Component of patient result uncertainty
 due to calibrator value assignment (b)

 C. Testing Protocol of 144 Measurements

PAB concentration, mg/L 50 180 (a) 280 380 (a) 500
Result uncertainty, mg/L 0.97 1.55 2.44 2.83 2.62
Reference range, % 4.83 7.74 12.21 14.17 13.12

 D. Testing Protocol of 96 Measurements

PAB concentration, mg/L 50 180 (a) 280 380 (a) 500
Result uncertainty, mg/L 1.11 1.8 2.80 3.30 3.23
Reference range, % 5.55 9.00 14.02 16.50 16.17

(a) Tabulated are results from 1000 simulated value-assignment events.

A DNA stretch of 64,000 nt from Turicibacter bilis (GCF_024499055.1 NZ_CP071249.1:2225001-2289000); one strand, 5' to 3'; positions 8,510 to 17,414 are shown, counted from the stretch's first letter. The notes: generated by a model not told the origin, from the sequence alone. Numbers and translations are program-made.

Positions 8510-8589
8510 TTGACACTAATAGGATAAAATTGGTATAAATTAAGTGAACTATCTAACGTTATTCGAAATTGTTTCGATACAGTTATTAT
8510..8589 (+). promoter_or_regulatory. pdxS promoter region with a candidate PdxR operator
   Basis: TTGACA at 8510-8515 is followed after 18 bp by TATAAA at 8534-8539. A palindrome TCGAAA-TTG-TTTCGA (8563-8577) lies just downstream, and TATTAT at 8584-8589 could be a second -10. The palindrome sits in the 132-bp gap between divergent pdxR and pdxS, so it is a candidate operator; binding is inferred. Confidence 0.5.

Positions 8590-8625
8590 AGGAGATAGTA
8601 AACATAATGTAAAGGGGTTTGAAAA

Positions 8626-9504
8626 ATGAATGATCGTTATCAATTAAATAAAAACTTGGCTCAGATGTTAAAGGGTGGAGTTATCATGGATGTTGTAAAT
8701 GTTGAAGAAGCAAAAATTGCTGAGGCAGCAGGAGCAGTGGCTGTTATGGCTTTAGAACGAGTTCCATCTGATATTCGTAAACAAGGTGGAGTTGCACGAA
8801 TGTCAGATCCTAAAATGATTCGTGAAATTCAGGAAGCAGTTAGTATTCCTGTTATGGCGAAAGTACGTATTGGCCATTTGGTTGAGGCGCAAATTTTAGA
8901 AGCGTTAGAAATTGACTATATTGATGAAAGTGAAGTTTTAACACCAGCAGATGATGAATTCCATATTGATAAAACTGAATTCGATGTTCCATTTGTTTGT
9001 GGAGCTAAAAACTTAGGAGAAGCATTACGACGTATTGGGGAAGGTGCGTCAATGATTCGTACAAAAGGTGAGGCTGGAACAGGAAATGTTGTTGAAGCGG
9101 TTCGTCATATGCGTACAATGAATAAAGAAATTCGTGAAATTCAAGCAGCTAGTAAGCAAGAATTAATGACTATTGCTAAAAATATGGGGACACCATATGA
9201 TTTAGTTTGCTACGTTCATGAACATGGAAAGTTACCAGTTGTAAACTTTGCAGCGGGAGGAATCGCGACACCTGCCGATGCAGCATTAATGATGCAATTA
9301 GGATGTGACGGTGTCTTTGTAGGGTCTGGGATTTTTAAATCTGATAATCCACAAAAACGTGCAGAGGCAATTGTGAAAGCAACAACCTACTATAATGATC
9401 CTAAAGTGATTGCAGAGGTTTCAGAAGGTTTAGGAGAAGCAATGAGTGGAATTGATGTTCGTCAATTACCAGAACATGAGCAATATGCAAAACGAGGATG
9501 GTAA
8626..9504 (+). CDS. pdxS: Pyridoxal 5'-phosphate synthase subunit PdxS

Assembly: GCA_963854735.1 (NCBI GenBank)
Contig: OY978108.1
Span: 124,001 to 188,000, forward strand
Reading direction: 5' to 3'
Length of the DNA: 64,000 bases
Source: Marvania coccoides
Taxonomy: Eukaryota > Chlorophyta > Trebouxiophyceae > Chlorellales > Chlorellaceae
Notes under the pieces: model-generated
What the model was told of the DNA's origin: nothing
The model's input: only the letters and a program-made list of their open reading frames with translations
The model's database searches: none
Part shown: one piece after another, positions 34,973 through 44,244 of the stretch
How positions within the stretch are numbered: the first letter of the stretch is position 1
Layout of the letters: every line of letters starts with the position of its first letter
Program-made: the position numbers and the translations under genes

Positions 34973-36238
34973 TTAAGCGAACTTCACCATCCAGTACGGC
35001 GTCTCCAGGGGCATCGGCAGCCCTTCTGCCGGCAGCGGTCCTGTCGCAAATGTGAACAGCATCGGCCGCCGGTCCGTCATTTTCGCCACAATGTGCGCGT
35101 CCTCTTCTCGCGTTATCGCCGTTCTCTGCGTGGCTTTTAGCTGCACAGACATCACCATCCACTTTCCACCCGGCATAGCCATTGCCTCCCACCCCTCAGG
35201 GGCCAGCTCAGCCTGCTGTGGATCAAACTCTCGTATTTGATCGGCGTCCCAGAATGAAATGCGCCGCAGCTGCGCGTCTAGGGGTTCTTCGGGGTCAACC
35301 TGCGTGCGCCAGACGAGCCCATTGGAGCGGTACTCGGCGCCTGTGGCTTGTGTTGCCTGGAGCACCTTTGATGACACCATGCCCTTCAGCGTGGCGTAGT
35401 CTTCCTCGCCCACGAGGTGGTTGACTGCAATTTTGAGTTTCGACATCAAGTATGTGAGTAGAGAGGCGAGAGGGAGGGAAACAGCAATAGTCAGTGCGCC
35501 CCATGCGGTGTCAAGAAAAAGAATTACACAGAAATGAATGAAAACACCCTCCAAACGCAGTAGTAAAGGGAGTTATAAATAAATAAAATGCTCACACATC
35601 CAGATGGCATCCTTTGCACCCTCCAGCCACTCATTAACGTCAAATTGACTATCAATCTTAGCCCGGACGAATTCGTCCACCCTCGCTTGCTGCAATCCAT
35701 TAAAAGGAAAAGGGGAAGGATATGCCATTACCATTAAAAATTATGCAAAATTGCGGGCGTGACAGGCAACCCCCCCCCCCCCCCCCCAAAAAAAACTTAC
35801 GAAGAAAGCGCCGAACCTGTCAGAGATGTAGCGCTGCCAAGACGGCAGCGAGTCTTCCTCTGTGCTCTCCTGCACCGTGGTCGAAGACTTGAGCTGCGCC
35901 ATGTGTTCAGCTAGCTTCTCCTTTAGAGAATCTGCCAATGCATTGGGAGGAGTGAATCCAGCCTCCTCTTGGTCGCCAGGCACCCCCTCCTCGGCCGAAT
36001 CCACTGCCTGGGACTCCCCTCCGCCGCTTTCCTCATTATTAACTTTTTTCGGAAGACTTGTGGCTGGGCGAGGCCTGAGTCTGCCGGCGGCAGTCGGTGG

The number of measurements per sample was reduced from 144 to 96.
Comparison of the 2 testing configurations showed a small increase of
the uncertainty of transferring the reference material value to the
production calibrators.

(b) Results for 5 different PAB concentrations from 1000 simulated
value-assignment events. The percentage of reference range entries
is based on width of 20 mg/L of the reference range 18 to 38 mg/L.
Because the uncertainties resulting from calibrator value assignment
for both testing protocols are small compared with the width of the
reference range, the risk of patient misdiagnosis because of value
assignment error is low.
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Title Annotation:Automation and Analytical Techniques
Author:Middleton, John; Vaks, Jeffrey E.
Publication:Clinical Chemistry
Date:Apr 1, 2007